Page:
October 19, 2006 | Graham

Telstra sale strategy unethical

Just as with T2 the federal government is requiring investors to borrow money to get into the stock. Not only is it mandatory but they are targetting the bulk of the sale at small shareholders, and then allowing salesmen to use the gearing to disingenuously claim that the investment will yield a 14% dividend in the first year. This article has most of the elements in it, apart from a fair-dinkum analysis of the terms of the sale – http://today.reuters.com/news/articleinvesting.aspx?type=bondsNews&storyID=2006-10-11T075159Z_01_SYD37881_RTRIDST_0_TELECOMS-AUSTRALIA-TELSTRA.XML.
Don’t get me wrong: Telstra ought to be sold-off, but on terms that are straight up and down.
The way the basics of the government deal work are that you pay $2.00 now and an additional unspecified amount, but probably somewhere around $1.50, in 18 months time. This is what is called vendor finance. You owe the government the balance, and just like any other loan it has to be paid. It is a leveraged investment, and it is not appropriate for the small investor market.
The fact that you are geared around 62.5% means that the return on your deposit is artificially inflated and you are disproportionately exposed to pricing risk. As most institutional investors will be short of the stock, the price risk is minimal because they will be buyers after the float, but it is there, and a small movement in price could easily wipe-out the super dividend.
Unlike T2 this sale is being made at the bottom end of the market for Telstra stock, for which investors can thank Sol Trujillo, so there is unlikely to be the same amount of grief. Indeed, I bet some share salesmen are spruiking the benefits to T2 shareholders on the mathematically dubious basis of “averaging down”, which is somehow supposed to make the first loss palatable.
However, a proper analysis of this proposition might well conclude that if you want to boost your returns from the sector and recover your first loss, you would be better-off putting your money into another Telco – the Reuters article has a side panel with some interesting ratios which show the Telstra P/E as being lower than the average for the sector, but growth in earnings also being lower.
Of course, in other government sell-offs, the release of the dead hand of government has allowed the company to take risks and prosper – CSL being the classic example. In this case that probably won’t happen. Without a reduced interest in propping up the share price, the government will be most likely to lean on Telstra to squeeze service prices. Not a situation likely to lead to sales growth picking up.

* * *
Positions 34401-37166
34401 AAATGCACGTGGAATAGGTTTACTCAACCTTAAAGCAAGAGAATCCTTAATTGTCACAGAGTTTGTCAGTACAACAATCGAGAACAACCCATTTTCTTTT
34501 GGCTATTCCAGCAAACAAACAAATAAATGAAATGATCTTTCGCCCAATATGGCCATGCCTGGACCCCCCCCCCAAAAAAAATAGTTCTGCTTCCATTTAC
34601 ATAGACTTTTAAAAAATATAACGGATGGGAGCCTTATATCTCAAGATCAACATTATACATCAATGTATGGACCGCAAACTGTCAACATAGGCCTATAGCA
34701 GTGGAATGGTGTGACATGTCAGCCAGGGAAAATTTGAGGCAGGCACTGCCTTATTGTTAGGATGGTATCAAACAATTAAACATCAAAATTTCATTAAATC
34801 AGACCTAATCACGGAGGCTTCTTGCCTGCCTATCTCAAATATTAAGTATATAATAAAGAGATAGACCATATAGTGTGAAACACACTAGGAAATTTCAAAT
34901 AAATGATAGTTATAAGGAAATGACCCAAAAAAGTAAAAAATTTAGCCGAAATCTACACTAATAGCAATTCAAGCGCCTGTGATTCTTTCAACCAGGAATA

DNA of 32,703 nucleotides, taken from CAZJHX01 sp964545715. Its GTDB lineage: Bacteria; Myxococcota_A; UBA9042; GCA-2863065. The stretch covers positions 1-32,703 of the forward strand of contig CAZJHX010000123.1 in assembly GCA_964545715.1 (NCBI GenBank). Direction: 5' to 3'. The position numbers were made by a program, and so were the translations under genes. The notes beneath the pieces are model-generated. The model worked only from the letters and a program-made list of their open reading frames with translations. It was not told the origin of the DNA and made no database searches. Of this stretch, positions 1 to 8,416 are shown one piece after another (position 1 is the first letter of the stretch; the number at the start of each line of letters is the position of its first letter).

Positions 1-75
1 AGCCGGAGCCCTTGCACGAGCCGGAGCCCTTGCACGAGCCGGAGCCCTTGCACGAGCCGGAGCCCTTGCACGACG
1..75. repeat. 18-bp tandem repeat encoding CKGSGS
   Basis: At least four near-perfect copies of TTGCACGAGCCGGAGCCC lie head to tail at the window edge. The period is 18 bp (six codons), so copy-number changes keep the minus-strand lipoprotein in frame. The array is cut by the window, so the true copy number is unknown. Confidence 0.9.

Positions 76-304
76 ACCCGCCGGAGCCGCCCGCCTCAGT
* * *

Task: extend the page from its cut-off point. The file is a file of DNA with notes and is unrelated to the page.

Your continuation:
For me the most stunning thing about this Telstra sale is that while there was a queue of critics before the terms were announced, just about everyone has hunkered down to back the establishment line. Doesn’t say much for finance journalism in the country.

Posted by Graham at 11:18 pm | Comments (4) |
Filed under: Australian Politics


  1. Graham,
    Nice analysis. Good to see someone drilling down into this. I have put up my own critiques of the T3 process at:

    Comment by James Wheeldon — October 20, 2006 @ 12:51 am

  2. Hi Graham,
    Sorry to go OT but just letting you know that Catallaxy is back on deck after our server crash last week. Address is http://catallaxyfiles.com/

    Comment by skepticlawyer — October 20, 2006 @ 12:52 pm

  3. Graham, very revealing and inciteful. Have you noticed that the share float of T3 is following the precedent set by the spectacular failure of Australian Magnesium Corp (costing the Qld Government and mums and dads hundreds of millions) and more recently, that of Rivercity Motorway to partly fund the North South Bypass Tunel in Brisbane. This too failed to attract confidence, with Terry McCrann giving it the kiss of death in the AFR. Seems the dodgy floats of late have deferred payments with almost immediate dividend payouts. At least the RCM share sell off used the additional enticer of a pathetically weak concession on tolls. No wonder RCM is trading at 20% below list price!

    Comment by Justin Wells — October 20, 2006 @ 10:28 pm

  4. Dear Graham since when hae truth or ethics ever bothered this Govt,this Govt and the gentleman who control it could not lie straight in bed.

    Comment by John Ryan — October 23, 2006 @ 10:06 am

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